Santa Cruz County History - Architecture

Construction Chronology of the Site of Holy Cross Church, Santa Cruz, Calfornia
by Edna E. Kimbro


New construction activities on the site of Holy Cross Church are expected to involve considerable earth disturbance in and around the former site of the quadrangle and cemetery of Mission Santa Cruz. Historical research has been undertaken to assist in identifying archaeologically sensitive portions of the site in order to avoid or minimize impact on any subsurface cultural resources. The following is a summary report of the initial intensive archival research. Holy Cross Church contracted with the Cabrillo College Archaeological Program for archaeological services. The program, in turn, subcontracted with the author for historical research and report preparation prior to and in order to guide archaeological testing.

Specific research objectives included identification of the corners of the historic mission quadrangle, the location of the front of the mission church and its bell tower, the boundaries of the cemetery and the sequence or spatial relationship of the various historic buildings, to assist archaeologists in identifying subsurface findings and planning their testing program. The research appears to have been successful in attaining most of the objectives; however, the proof of the pudding is in the ground. Furthermore, the sequence of rooms and buildings within the quadrangle represent an educated guess or hypothesis, not a prediction.

Primary documentation consulted included the original mission informes or annual reports which included a section entitled Fabricas, relating the year's building achievements. These were compared with the two secularization inventories of 1834 and 1835, which detailed what remained of those activities. The inventory of 1834 gives dimensions of buildings as does the account of the dedication of the church in the baptismal record. Interestingly enough, the dimensions given for the church length vary from 39 varas long in the 1793 informe and 37.5 varas long in the baptismal record of the next year. The difference may relate to the size of the foundations excavated one year and the finished exterior measurements of the church the next. Alternatively, they may represent the difference between interior and exterior measurements.

Additional primary documentation recovered included historical maps and photographs which assist with placing the buildings of the past within the context of the topography of the present. Materials from the following archives were utilized: California State Library, the Bancroft Library, the Huntington Library, the Chancery Archives of San Francisco and Monterey, the Santa Barbara Mission Archives, the Historical Society of Southern California, Lummis House collection, the Santa Cruz Historical Trust Archives, the Holy Cross Parish Archives, the Santa Cruz Public Library microfilm collection, and Special Collections and Map Room of the Dean McHenry Library of the University of California, Santa Cruz. Research emphasis was upon the nineteenth century, with less attention given the last fifty years of development on the site. Current parish records, for example, were not consulted. Buildings off site, at the Holy Cross School and the replica sites, for example, were not researched. The considerable data collected by the author and others to research the Santa Cruz Mission Adobe under contract to the California Department of Parks and Recreation was invaluable.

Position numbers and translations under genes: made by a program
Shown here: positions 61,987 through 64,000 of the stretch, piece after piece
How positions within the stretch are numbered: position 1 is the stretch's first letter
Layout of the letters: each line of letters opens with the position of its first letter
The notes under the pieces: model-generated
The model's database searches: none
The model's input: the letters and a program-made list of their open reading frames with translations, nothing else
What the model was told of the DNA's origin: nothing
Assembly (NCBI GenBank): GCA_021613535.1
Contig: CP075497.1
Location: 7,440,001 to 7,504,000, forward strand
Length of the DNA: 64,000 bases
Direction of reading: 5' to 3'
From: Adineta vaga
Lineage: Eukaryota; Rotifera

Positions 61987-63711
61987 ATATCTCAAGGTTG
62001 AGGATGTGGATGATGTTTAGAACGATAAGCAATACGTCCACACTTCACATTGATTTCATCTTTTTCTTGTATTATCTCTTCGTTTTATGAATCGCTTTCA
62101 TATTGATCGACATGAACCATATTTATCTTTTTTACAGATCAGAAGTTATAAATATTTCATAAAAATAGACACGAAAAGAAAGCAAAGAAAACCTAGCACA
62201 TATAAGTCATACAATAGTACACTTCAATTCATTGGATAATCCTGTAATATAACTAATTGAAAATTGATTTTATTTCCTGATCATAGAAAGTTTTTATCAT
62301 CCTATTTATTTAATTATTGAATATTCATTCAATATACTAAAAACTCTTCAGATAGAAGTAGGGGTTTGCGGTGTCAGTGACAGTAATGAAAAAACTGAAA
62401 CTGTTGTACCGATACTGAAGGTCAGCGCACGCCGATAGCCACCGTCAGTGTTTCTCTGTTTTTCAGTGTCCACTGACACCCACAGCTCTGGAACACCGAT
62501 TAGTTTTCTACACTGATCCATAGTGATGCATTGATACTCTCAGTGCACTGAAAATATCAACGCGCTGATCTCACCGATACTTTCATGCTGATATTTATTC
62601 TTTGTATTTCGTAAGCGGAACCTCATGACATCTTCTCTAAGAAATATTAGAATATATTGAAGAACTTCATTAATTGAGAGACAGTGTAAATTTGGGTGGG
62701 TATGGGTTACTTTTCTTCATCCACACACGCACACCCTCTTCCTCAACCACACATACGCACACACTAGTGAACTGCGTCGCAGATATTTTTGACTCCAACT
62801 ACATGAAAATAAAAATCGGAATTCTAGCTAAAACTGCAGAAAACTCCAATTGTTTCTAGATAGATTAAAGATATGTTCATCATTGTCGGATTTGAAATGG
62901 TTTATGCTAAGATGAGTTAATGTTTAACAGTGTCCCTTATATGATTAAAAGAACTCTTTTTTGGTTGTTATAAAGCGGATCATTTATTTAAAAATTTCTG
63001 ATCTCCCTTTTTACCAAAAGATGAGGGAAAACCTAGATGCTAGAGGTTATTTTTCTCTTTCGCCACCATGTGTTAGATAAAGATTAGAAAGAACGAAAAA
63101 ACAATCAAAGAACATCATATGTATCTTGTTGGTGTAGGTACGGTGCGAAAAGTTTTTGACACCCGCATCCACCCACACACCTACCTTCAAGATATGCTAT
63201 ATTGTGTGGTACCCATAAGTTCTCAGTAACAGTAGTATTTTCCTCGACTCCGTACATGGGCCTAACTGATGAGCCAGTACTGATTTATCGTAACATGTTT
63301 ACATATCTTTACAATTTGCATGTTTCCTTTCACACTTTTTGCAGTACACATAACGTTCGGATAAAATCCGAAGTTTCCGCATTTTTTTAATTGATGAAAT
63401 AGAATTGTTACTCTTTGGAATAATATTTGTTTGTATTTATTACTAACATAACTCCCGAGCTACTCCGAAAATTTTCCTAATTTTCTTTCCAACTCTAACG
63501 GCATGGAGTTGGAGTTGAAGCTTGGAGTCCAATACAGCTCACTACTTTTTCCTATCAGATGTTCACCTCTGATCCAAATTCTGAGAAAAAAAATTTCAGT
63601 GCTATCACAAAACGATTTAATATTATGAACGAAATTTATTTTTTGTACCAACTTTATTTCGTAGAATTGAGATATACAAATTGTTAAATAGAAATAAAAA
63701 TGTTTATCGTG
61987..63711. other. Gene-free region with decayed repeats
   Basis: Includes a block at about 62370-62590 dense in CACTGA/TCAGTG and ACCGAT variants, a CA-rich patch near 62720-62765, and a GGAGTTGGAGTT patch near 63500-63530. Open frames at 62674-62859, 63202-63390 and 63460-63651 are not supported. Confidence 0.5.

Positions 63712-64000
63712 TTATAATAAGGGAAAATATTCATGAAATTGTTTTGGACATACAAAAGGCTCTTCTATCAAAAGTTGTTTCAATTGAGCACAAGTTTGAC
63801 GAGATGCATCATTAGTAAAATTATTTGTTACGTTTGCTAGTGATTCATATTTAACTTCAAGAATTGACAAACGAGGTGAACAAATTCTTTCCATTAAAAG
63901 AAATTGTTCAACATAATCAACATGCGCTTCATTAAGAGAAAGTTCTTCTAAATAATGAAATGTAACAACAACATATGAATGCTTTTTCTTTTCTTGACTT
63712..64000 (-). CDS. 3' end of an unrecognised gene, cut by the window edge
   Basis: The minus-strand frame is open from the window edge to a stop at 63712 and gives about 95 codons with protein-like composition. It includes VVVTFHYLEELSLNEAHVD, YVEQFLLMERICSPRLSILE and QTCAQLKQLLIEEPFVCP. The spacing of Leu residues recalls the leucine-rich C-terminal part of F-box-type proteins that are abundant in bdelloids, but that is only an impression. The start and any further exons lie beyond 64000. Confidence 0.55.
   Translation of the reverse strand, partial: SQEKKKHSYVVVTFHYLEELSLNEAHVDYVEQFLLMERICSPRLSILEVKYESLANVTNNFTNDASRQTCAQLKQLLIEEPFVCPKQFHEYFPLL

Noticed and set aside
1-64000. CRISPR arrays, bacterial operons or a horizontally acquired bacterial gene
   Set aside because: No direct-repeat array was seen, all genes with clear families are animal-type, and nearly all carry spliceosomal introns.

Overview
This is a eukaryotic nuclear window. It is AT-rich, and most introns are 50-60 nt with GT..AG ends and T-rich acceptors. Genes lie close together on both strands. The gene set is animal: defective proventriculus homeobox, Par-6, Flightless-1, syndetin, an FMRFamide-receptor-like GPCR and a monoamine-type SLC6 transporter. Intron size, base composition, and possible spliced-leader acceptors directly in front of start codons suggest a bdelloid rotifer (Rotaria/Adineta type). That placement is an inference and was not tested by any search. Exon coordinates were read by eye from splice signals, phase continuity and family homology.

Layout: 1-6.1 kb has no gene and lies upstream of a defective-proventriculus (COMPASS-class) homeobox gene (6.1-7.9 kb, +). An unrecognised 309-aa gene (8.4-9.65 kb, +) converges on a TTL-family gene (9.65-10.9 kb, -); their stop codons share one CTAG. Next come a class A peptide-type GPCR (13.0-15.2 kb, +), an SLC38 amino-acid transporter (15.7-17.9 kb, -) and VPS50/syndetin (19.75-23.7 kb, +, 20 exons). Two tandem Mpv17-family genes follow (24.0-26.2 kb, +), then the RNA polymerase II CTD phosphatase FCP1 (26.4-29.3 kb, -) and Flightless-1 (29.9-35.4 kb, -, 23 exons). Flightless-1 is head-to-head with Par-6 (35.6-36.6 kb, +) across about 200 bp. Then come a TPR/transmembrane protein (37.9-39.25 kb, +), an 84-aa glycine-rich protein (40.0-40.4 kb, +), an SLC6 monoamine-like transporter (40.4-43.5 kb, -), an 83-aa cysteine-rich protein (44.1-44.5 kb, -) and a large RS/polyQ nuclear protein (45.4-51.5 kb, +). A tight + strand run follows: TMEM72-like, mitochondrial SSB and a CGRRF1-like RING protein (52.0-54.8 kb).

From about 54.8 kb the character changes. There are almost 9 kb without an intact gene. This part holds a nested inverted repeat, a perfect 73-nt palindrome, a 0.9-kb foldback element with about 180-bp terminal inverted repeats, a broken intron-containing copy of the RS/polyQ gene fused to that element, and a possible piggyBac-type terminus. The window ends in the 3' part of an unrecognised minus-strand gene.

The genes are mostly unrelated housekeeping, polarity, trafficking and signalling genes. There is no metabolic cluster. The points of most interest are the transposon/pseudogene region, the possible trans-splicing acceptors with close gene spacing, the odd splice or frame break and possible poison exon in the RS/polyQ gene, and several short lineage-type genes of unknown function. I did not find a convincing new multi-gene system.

The Holy Cross Church site has seen a succession of buildings come and go, with a number of them moved around on the site as needs dictated. Also, parts of the site have been significantly graded on at least two, perhaps three occasions. Considerable effort was expended in locating period newspaper accounts of parish activities which led to building and moving episodes. The data retrieved has been entered into a Filemaker Pro Mackintosh database which can be searched to recover information about specific topics as they present themselves.

Information about the history of Mission Santa Cruz generally speaking and its physical development before establishment on Mission Hill or outside the quadrangle area has been omitted as it is either reported elsewhere, or lies outside the scope of the present endeavors, i.e., is not part of the immediate site of Holy Cross Church, where construction activities are contemplated. The information is naturally divided into the period from 1792 until secularization and the departure of the last Franciscan priest in 1845, and the period following.

[This document was originally prepared for the Historic Preservation Commission as part of Holy Cross Parish's application to build a new Parish Hall.]

Next: The Mission Era


© Copyright Edna E. Kimbro, Reg. Prof., from Historian No. 543. Historical: Architectural: Conservation: Research. Reproduced with the permission of Edna E. Kimbro and the City of Santa Cruz.

View similarly tagged articles:

building construction, churches, Holy Cross Church, Mission Santa Cruz


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